Finally, an individual's propensity for making decisions is also an important concern. Some players thrive on the challenge of–making split- second decisions while others may be more tentative due to lack of confidence, technical ability or tactical awareness.

A player's decision making speed can be improved through practice. This is accomplished by involving players in game- simulated drills that require swift and accurate responses to a variety of constantly changing variables. The following drills place players in situations that attempt to replicate the conditions faced in actual game competition. The drills are ordered in a progression from basic to more complex, thus exposing players to gradually increasing levels of difficulty.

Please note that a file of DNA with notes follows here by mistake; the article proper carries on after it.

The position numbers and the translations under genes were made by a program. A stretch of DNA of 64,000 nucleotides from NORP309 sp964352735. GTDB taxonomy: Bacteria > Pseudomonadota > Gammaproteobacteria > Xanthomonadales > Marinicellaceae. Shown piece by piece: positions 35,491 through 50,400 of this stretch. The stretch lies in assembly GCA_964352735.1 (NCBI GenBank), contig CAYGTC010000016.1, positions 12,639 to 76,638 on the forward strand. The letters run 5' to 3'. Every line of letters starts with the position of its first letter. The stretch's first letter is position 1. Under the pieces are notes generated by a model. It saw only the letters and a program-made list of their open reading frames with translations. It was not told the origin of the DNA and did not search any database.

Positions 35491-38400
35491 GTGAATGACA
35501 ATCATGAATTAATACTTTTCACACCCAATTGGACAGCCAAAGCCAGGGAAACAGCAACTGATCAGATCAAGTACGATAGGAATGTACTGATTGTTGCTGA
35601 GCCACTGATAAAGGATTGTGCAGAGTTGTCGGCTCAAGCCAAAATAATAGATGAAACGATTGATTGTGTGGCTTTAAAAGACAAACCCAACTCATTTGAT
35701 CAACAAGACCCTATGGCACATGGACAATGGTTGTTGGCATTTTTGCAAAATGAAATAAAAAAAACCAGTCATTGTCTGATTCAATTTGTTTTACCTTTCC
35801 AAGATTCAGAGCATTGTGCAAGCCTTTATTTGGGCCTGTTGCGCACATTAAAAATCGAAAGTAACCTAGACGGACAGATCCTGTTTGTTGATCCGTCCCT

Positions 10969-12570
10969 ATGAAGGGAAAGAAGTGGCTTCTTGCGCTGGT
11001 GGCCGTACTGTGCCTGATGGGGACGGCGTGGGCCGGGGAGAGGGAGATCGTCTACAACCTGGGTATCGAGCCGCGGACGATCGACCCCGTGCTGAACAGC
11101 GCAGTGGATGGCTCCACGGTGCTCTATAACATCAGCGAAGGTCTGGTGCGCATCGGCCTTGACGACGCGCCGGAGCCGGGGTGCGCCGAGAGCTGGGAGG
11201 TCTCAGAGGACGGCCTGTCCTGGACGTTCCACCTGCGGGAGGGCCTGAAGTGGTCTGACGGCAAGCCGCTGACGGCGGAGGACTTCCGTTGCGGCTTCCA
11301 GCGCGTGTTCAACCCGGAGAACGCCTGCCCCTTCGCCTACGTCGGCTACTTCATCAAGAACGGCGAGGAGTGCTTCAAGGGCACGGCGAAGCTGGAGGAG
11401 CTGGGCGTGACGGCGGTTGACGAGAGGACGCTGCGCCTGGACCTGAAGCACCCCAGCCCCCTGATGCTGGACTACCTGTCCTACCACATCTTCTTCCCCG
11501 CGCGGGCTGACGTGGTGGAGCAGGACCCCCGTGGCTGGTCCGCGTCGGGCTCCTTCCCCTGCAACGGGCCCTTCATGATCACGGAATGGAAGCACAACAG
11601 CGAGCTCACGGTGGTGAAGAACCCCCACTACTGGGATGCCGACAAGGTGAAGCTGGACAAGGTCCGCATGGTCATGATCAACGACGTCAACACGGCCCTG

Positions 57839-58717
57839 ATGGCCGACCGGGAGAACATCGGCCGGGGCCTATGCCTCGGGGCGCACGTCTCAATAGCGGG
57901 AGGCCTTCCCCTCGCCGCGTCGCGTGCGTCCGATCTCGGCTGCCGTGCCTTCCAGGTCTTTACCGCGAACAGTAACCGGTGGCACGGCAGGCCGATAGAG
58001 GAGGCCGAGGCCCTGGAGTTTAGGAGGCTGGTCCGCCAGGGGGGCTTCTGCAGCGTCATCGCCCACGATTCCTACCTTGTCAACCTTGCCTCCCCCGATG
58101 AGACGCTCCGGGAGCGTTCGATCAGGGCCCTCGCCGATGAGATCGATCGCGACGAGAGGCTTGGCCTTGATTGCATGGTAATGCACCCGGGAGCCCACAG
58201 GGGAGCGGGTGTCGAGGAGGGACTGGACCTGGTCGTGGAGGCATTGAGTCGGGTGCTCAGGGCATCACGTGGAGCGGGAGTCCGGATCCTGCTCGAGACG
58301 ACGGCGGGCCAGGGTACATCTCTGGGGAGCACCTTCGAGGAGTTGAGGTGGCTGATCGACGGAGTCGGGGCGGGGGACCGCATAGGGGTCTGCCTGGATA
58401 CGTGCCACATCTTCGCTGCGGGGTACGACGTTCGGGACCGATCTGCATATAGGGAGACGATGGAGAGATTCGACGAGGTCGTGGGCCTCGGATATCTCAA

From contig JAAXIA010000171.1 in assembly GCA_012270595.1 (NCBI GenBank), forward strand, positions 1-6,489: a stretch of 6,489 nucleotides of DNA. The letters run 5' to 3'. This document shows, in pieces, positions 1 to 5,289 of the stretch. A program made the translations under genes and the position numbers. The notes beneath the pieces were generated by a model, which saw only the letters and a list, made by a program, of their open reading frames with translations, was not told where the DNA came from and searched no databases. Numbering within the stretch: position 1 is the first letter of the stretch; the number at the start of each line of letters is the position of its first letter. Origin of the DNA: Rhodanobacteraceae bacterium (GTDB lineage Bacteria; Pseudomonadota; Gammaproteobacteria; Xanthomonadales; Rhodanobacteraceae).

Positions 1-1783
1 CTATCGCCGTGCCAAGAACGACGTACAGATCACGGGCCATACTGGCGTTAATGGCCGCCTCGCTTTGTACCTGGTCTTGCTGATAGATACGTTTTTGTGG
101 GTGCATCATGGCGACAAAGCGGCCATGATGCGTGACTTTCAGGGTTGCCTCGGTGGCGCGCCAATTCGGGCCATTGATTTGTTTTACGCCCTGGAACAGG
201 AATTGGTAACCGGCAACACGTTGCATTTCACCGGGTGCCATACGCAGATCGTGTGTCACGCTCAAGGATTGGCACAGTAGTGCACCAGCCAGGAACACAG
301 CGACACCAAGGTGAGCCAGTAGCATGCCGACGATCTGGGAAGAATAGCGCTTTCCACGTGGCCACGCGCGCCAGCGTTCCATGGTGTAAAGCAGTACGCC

NOTE: Each drill can be be made more or less difficult by adjusting the available space (more space = less difficult), increasing the number of opponents, and/or by placing restrictions (one- touch, two- touch passing only, etc) on the players involved.


Use markers to outline an area of 10 by 25 yards. Five attacking players attempt to keep possession of the ball from two defenders within the area. Award the attacking team one point for 10 consecutive passes without loss of possession; award the defending team one point for each time they steal the ball and/or force the attackers to play the ball out of the area. Play for five minutes, keeping total of the points scored. Select two different players as defenders and repeat the drill.